Treat the cause, not the symptoms 

Managing Acute Low Back Pain 

Managing Acute Low Back Pain 

1. Don’t panic. 
Don’t forget that the severity of the pain is usually not an indication of how serious the problem is. Most patients in extremely acute pain have got simple muscle spasms which, although incredibly painful, usually resolve quickly. 
 
2. Use ice - NOT heat. 
The worst part of an acute condition is that inflammation makes the joint swell. Think of it like a sprained ankle and put ice or a packet of frozen peas wrapped in a thin tea-towel on the painful area. Apply for 10-20 minutes on the area, leave it off for 1 hour, and repeat.  
NB: Do not use if diabetic with neuropathy or have poor circulation. 
 
3. Stay mobile. 
If you are able to stand up and walk around, do so every 20-30 minutes and gently move around the room. 
 
4. Listen to your back – Pain is a warning sign. 
If what you are doing hurts – STOP. Don’t try to push through the pain. 
 
5. Rest as comfortably as you can 
Do whatever feels best and gets you rest. Most patients find comfort lying on their back with their knees bent with a rolled up duvet under your knees. 
6. Don’t lie flat on the floor. 
Unless it’s your most comfortable position. Lying with your legs straight on a very hard surface generally increases the load at the bottom of your back. 
 
7. Don’t take a hot bath. 
The heat will aggravate the inflammation and the position can cause a spasm.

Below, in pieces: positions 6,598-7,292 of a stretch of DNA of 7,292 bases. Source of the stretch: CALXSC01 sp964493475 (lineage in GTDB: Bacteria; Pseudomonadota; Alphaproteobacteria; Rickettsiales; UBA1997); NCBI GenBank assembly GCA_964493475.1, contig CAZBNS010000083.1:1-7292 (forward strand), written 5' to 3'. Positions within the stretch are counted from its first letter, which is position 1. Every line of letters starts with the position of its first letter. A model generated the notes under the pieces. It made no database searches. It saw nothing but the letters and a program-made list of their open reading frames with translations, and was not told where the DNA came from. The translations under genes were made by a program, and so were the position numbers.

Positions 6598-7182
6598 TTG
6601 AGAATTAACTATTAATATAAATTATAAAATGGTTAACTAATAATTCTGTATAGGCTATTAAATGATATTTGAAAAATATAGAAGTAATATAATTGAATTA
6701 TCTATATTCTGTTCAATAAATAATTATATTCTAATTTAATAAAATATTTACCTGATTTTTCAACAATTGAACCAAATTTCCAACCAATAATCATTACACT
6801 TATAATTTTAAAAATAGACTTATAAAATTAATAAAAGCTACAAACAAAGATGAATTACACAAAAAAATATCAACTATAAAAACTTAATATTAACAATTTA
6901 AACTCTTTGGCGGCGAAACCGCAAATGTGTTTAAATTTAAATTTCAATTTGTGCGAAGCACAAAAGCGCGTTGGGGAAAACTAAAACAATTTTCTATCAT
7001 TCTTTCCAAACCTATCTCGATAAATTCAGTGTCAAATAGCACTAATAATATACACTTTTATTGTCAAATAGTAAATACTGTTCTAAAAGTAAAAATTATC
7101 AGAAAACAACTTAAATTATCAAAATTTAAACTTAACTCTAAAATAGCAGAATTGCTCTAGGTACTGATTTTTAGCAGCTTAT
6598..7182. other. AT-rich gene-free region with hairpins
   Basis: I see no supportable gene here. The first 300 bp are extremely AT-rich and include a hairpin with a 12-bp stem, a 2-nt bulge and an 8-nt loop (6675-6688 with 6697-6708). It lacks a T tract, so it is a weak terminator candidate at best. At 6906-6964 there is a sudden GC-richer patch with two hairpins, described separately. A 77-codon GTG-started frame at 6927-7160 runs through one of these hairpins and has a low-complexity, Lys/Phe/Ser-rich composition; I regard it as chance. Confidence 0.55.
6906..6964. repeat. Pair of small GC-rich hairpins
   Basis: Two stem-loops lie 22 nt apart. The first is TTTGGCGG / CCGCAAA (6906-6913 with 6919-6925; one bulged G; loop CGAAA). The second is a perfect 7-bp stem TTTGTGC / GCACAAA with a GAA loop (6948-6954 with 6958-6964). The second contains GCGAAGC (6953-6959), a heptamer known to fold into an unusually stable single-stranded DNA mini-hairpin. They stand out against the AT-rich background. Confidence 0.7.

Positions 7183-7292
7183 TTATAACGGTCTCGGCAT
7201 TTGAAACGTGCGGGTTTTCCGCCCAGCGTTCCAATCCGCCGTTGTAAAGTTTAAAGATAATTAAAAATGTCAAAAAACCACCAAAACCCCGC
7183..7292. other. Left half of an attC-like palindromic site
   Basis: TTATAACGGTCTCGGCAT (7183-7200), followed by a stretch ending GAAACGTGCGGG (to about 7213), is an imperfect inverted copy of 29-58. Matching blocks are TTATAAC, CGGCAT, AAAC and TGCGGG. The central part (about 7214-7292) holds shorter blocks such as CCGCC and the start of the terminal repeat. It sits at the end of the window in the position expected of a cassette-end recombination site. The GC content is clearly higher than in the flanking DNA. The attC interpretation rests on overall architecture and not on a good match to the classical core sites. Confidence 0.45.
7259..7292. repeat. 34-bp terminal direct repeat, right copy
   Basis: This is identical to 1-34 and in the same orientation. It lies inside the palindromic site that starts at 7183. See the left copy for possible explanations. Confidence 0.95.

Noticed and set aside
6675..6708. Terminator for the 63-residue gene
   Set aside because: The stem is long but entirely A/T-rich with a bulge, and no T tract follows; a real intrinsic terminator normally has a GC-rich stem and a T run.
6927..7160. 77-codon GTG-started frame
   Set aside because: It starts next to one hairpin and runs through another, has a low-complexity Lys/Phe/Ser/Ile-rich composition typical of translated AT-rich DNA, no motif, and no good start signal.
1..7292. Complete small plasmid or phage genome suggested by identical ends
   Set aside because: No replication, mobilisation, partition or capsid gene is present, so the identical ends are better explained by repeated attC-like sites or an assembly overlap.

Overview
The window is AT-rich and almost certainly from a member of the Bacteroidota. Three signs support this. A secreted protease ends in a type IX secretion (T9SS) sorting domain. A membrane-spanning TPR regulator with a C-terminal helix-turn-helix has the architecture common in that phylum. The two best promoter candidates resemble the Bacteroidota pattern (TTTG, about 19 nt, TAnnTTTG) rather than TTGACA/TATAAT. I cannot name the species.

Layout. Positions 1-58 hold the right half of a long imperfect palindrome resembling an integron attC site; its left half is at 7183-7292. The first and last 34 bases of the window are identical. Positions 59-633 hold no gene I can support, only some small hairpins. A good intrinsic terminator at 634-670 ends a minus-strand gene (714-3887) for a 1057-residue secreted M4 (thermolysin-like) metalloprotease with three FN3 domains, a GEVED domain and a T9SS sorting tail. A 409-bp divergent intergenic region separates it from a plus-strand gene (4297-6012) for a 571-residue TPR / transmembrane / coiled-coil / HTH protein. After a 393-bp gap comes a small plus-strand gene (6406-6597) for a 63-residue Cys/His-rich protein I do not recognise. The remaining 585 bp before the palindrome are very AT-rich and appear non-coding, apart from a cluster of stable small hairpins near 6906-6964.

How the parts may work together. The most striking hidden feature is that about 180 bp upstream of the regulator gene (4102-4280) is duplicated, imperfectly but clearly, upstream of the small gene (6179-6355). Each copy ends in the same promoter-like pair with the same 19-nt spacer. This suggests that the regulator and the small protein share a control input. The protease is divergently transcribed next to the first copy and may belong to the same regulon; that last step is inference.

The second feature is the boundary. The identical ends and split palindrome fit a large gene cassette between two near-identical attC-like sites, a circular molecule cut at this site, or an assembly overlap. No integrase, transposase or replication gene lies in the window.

8. Be cautious with medication. 
Do take whatever you need to get relief (ask your medical doctor for advice/ prescription), but remember that tablets does not actually cure or heal your problem – they just mask the pain. Therefore you should still be very careful, even when you start to feel better. 
 
9. Accept help. 
From family and friends. Don’t be proud, you can always pay them back later! 
 
10. See your chiropractor. 
You will receive a thorough examination to diagnose the exact nature of the problem. We can then make sure it doesn’t progress or worsen, and get you back to normal activities as soon as possible. Early chiropractic care is suggested in The Royal College of GP’s guidelines for acute low back pain. 

Preventing Low Back Pain 

Preventing Low Back Pain 

1. Keep fit. 
Regular exercise helps maintain mobility and strength, but only if it’s done without pain! Walking, swimming, and cycling are all excellent exercises. 
 
2. Warm up. 
Whether you are doing sports, gardening, or DIY’ing, you need to warm your muscles first. A brisk walk and some gentle stretching first could prevent a painful muscle strain. 
3. Cool down. 
Stretching after physical activity is almost more important than warming up. Do it gently, without pain, and DON'T ‘bounce’ - just stretch and hold. 
 
4. Listen to your back. 
Pain is a warning sign. If what you are doing hurts – STOP. Don’t try to push through the pain. 
 
5. Rest on a firm, but supportive bed. 
It should be firm enough, so that it doesn’t sag in the middle, but it should still give enough to let your shoulders and hips sink in slightly. 
 
6. Don’t bend and twist. 
This is the most common cause of back injuries. Picking a briefcase/shopping bag out of the boot of the car is a classic example. 
7. Don’t sit for too long. 
Whether at work or in the car, prolonged sitting causes load on the discs and weakness of the muscles. Get up and move about every 20-30 minutes – even if it’s only for a minute. 
8. Be careful with medication.